German Exports Smash Another Record
World Economy

German Exports Smash Another Record

An increase in geopolitical tensions has not stopped German exports from rising steadily, fresh figures for October have shown. Monthly shipments abroad even logged a new record.
For the third time this year, monthly German exports surpassed the 100 billion-euro threshold, with the figures for October showing no sign of a major impact of geopolitical crises in the Middle East or Ukraine, DW reported.
In October, Germany exported goods to the tune of 103.9 billion euros ($127.9 billion), thus improving September’s record of 102.5 billion euros, the National Statistics Office Destatis reported Tuesday.
In a year-on-year comparison, shipments abroad rose by 4.9 percent and imports increased by 0.9 percent from October 2013 to October 2014.
The country’s trade surplus amounted to 21.9 billion euros in October, up from 17.8 billion euros a year earlier.
Destatis noted that exports to countries outside the 28-member European Union rose by 6.6 percent, with shipments to EU member states logging a 3.9-percent increase.
The Federation of German Wholesale, Foreign Trade and Services (BGA) said it expected full-year exports to rise by 3 percent. It added it was even more optimistic about 2015 for which it penciled in a 4-percent surge in shipments abroad.

  Exports to Rise
A German trade organization has said it expects a marked increase in exports next year despite geopolitical crises in several parts of the world. But it warned Berlin had to do more to encourage investments.
German shipments abroad would reach a record volume of 1.172 trillion euros ($1.469 trillion) next year, the Federation of German Wholesale, Foreign Trade and Services (BGA) predicted a few days ago.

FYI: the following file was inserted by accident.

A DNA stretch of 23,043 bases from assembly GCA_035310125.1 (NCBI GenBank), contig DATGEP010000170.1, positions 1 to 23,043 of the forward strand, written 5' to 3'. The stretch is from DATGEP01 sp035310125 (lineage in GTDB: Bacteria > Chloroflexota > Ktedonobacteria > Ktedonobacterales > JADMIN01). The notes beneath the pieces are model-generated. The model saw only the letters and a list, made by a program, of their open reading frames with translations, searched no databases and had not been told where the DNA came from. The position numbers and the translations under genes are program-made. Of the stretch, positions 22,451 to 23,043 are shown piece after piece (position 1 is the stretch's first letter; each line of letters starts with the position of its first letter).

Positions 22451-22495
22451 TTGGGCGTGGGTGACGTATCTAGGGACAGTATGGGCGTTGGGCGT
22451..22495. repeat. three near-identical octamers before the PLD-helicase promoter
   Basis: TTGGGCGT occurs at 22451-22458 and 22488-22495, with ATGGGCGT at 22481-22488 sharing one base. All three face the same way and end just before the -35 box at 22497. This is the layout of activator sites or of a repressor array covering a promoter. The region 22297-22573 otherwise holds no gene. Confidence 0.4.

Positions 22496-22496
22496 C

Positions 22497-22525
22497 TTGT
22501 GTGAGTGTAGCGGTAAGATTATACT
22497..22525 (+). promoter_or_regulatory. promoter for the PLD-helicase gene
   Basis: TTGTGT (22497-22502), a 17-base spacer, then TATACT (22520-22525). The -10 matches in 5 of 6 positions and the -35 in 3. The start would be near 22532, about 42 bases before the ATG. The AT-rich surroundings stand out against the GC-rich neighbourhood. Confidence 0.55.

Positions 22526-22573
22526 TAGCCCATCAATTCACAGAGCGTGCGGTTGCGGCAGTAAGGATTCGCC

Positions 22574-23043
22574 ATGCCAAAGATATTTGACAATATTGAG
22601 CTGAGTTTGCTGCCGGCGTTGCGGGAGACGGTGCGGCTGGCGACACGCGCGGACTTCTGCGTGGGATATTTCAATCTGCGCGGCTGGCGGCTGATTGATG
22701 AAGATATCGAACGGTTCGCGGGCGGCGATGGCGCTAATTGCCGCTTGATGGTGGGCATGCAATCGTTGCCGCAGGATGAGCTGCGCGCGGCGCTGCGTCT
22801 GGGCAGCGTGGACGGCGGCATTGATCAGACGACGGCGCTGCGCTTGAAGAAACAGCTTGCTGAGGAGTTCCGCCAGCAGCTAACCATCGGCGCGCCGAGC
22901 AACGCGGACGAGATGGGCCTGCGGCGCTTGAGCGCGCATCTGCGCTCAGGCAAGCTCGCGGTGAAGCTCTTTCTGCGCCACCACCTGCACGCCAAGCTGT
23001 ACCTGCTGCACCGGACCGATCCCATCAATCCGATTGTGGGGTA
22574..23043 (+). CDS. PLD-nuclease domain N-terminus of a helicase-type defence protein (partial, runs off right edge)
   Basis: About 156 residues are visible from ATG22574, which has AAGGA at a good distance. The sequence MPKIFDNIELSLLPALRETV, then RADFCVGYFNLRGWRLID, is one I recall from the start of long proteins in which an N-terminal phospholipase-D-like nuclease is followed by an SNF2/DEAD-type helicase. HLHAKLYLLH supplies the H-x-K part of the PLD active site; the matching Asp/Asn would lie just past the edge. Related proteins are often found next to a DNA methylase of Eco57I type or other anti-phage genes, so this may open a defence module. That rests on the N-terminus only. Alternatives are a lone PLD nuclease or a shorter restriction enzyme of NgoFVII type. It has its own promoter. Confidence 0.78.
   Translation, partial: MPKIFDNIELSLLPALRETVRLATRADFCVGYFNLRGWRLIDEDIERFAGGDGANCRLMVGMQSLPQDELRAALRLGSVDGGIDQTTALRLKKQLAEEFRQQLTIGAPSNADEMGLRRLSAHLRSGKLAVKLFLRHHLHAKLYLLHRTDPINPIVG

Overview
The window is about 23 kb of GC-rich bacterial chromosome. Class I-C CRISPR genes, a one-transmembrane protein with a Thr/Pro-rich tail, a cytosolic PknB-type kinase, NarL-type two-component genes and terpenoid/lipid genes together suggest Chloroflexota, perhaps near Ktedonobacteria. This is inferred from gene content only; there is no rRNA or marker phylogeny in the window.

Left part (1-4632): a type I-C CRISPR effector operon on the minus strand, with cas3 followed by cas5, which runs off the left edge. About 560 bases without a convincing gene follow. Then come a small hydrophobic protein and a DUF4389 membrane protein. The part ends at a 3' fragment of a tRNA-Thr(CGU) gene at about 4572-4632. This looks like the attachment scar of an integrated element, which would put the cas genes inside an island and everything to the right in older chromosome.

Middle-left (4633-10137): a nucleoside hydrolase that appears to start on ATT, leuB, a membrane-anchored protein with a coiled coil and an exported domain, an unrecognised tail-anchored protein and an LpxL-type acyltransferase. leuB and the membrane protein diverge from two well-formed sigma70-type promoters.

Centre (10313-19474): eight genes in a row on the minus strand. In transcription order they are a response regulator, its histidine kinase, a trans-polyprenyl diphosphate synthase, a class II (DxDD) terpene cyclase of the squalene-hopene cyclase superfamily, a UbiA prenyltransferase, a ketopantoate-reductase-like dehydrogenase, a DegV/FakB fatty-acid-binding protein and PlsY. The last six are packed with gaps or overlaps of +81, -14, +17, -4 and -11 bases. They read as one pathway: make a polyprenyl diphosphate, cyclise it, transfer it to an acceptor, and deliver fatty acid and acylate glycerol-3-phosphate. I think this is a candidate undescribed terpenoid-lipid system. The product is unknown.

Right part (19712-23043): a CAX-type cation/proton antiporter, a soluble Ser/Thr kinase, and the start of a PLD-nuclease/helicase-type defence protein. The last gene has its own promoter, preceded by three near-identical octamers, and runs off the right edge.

It said this would mark a 4-percent rise in exports year-on-year, up from a forecast 1.126 trillion euros in 2014.
“Despite a number of geopolitical crises and economic risk factors around, global economic developments are not that bad after all,” BGA President Anton Borner told reporters in Berlin.
He warned, though, that despite the growth prospects, Germany’s share in overall global exports had been on its way down for quite some time now.s stymie Hamburg Port growth
Between 2003 and 2013, the country’s share in global shipments abroad sank from 9.9 percent to 7.7 percent while China’s share doubled over the same period. This was due, however, to China’s rapid expansion – not to any decline in German exports.
The BGA praised the German government for refraining from tax hikes and for its efforts towards a balanced budget. In the same breath, the industry association criticized the country’s high energy prices, and slammed underinvestment in the nation’s infrastructure – which it said was extremely harmful to an advanced country like Germany.

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